Repairing headphones

By Axel
2 min read
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A last week I noticed that my headphones felt a bit weird when I took them off. As it turns out the plastic on the sliding mechanism had broken. It was held together with a metal screw that self-tapped into a plastic hole. This plastic hole had completely shattered and was no longer holding the screw. I loaded up Fusion 360 and quickly made a CAD-model of the original part and 30 minutes later I had a 3D printed version that I could screw together.

The print itself wasn't too nice. It was printed in a pretty bad orientation, leaving a rough edge, and a few days later I decided to re-print it to make it look nicer (and add some thicker walls to better hold the screw). As I unscrewed it I noticed that the entire hole was ripped apart when I screwed in the screw.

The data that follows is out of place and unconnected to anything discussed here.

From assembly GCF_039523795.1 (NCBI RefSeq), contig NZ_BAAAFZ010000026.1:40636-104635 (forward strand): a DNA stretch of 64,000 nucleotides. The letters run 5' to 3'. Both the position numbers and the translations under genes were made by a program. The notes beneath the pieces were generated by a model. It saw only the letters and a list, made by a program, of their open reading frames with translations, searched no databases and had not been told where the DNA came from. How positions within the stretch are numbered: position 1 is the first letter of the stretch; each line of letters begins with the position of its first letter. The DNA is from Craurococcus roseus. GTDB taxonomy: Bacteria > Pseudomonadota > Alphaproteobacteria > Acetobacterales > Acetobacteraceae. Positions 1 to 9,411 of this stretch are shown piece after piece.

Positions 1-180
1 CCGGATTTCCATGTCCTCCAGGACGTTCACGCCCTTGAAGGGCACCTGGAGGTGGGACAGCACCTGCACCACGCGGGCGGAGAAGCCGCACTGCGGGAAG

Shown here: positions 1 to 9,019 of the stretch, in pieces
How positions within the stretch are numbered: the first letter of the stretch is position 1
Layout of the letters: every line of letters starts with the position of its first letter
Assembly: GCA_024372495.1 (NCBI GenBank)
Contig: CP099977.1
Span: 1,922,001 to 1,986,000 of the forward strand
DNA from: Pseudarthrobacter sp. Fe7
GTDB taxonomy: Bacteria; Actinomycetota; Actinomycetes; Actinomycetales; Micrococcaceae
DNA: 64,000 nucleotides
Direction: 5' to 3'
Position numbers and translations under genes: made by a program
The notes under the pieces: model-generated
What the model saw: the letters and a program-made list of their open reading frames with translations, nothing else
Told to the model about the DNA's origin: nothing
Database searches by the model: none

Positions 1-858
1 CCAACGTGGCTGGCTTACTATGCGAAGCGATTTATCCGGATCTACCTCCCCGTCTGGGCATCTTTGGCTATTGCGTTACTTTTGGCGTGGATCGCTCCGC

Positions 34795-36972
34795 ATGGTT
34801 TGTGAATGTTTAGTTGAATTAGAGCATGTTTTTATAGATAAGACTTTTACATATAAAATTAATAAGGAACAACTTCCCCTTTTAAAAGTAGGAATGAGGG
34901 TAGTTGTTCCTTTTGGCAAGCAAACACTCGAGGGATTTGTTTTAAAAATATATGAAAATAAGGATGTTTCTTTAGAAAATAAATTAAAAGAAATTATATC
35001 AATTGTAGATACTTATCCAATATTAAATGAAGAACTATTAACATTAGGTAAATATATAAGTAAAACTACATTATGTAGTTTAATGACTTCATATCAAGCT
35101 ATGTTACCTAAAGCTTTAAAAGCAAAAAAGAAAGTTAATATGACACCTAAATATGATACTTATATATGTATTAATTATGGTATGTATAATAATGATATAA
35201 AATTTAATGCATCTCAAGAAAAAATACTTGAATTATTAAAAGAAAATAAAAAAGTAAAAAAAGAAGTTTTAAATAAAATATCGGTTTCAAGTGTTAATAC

While this might be solved with the thicker walls of the print I just had made, I also recently got some push-fit inserts for M3 screws. A few minutes later I had two more pieces printed. One with even thicker walls and one with a hole for the inserts. Currently I am using the inserts but keeping the part on hand in case I have to make a quick replacement again.

These headphones cost me SEK2700 back in 2016 and currently the price is around SEK5500. Beyerdynamics offer replacements for these parts for around SEK300 excl. shipping, but they were out of stock locally. Being able to print the parts, adding my own flair to them, and extending the lifetime of the headphones for the cost of SEK50 is fantastic. Hopefully the inserts helps extend the lifetime of them even more.